Molecular analysis and mapping of gst genes
--L.Rossini, C.Frova, M.E.Pè and M.Sari Gorla
The glutathione(GSH)-glutathione-S-transferase(GST) system is a detoxification system capable of inactivating many toxic molecules. It is present in a wide variety of organisms, from mammals to insects and plants, in which it is involved in conferring tolerance to different classes of herbicides, including s-triazines, acetanilides and thiocarbamates. In maize, three gst genes (gst1, gstII, gstIII) (Shah et al., Plant Mol Biol 6:203-211, 1986; Moore et al. Nucleic Acids Res. 14:7277-7235,1986; A. Greenland, personal communication) have been identified and sequenced. [Ed. note: Temporary symbols pending clarifications of gene relationships.] They belong to a gene family and show extensive sequence homology at both DNA and protein levels. They encode for four isozymes which are active as dimers: GSTI, GSTIII and GSTIV are homodimers of 29, 26 and 27 kDa subunits respectively, while GSTII is a heterodimer of 29 (same as GSTI) and 27 (same as GSTIV) kDa subunits.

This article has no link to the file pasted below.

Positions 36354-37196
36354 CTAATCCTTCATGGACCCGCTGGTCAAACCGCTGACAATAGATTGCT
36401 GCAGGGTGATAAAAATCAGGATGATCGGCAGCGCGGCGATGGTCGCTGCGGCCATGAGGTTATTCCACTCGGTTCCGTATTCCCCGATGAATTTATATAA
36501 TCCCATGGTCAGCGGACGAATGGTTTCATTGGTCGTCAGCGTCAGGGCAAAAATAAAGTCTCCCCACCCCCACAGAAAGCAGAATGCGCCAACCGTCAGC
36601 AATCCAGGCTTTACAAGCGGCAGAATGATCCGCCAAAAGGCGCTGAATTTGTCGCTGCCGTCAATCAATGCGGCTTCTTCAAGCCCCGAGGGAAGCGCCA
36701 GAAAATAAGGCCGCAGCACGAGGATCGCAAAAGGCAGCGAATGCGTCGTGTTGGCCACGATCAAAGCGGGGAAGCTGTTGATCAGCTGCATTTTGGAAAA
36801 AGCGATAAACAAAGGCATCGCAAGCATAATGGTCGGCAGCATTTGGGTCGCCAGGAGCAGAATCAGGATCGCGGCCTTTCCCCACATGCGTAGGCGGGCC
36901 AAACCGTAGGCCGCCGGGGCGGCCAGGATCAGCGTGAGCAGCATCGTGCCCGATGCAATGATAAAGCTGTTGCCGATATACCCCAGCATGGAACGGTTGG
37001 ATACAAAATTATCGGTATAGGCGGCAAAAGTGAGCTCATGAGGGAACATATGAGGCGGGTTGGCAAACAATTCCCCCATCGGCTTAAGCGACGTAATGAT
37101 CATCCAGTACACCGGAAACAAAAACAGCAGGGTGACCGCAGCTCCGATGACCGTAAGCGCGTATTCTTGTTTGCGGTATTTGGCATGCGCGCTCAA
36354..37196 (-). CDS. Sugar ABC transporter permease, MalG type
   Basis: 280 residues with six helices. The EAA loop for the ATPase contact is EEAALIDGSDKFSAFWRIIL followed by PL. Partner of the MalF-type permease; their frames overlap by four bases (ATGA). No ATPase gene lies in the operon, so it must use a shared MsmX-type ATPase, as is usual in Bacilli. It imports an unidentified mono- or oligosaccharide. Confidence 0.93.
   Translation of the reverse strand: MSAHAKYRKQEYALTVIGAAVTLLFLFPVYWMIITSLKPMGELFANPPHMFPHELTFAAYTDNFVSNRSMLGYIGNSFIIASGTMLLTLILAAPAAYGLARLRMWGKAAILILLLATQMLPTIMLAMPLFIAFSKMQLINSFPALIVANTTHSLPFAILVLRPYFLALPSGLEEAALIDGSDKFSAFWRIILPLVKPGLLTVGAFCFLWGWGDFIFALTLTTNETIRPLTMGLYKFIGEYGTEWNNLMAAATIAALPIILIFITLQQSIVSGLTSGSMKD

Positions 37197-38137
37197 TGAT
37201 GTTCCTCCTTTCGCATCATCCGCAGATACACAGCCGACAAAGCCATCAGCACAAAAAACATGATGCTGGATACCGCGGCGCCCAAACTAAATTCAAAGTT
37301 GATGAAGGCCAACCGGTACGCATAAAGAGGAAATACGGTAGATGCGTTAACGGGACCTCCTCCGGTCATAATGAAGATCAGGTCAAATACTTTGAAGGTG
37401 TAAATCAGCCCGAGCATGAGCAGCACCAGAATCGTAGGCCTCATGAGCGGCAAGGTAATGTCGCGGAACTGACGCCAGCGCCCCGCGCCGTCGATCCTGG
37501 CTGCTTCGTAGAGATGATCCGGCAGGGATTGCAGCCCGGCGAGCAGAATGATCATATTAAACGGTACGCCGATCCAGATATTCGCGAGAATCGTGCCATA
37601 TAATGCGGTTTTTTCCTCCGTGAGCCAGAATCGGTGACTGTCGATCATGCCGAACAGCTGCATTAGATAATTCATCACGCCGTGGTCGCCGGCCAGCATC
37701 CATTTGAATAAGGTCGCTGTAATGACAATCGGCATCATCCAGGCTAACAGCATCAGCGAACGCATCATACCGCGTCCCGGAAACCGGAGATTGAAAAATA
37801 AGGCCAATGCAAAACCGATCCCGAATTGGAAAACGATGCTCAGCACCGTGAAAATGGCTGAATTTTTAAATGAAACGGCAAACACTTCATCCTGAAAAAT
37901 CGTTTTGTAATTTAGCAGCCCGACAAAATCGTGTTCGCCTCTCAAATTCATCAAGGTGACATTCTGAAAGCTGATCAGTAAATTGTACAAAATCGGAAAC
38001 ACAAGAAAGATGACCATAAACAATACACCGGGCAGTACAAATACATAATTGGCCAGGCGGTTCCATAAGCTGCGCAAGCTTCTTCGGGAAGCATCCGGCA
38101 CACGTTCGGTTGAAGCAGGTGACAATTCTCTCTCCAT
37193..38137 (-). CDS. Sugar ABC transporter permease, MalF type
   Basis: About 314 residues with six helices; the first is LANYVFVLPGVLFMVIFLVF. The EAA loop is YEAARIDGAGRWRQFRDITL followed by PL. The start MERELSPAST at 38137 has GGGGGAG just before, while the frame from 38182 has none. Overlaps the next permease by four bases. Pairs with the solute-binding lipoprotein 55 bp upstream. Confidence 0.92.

We found evidence that the number of maize gst genes and isozymes is higher, some isoforms being tissue-specific while others are expressed in most tissues. In particular, the two major bands detectable in electrophoretic enzyme assay (native PAGE) are expressed in roots, leaves and scutella. By screening numerous maize genotypes we have identified two inbred lines, B37 and B83, lacking these two bands in all tissues. Analysis of null/+ and null/null F1s indicated that the null mutations are recessive and allelic in the two inbreds. In order to identify to which of the characterized GST isoforms these bands correspond, we have carried out Northern experiments to analyze the transcription pattern of gstI and gstII in roots of normal and of the two null lines. As specific probes we have used a cDNA clone of gstII (kindly provided by A. Greenland) and a probe including the first exon of gstI synthesized via PCR on the basis of the published sequence information. gstII transcript was detected in all genotypes, while gstI mRNA was absent in the null lines. These data indicate that a single gene, gstI, controls the expression of the two isoforms. We tentatively identify them as GSTI (29 kDa homodimer) and GSTII (29/27 heterodimer).
The genomic organization of the two genes was investigated by Southern analysis: gst1 is a single copy gene, while the hybridization pattern of gstII suggests the presence of a duplicated gene. We have mapped these genes by RFLP analysis using an F2 population of 149 individuals, previously characterized for 110 molecular markers. gst1 was placed on the long arm of chromosome 8, while the two putative gstII loci, gstIIA and gstIIB, were mapped on chromosome 8 (70cM from gst1) and on chromosome 10 respectively (Figure).
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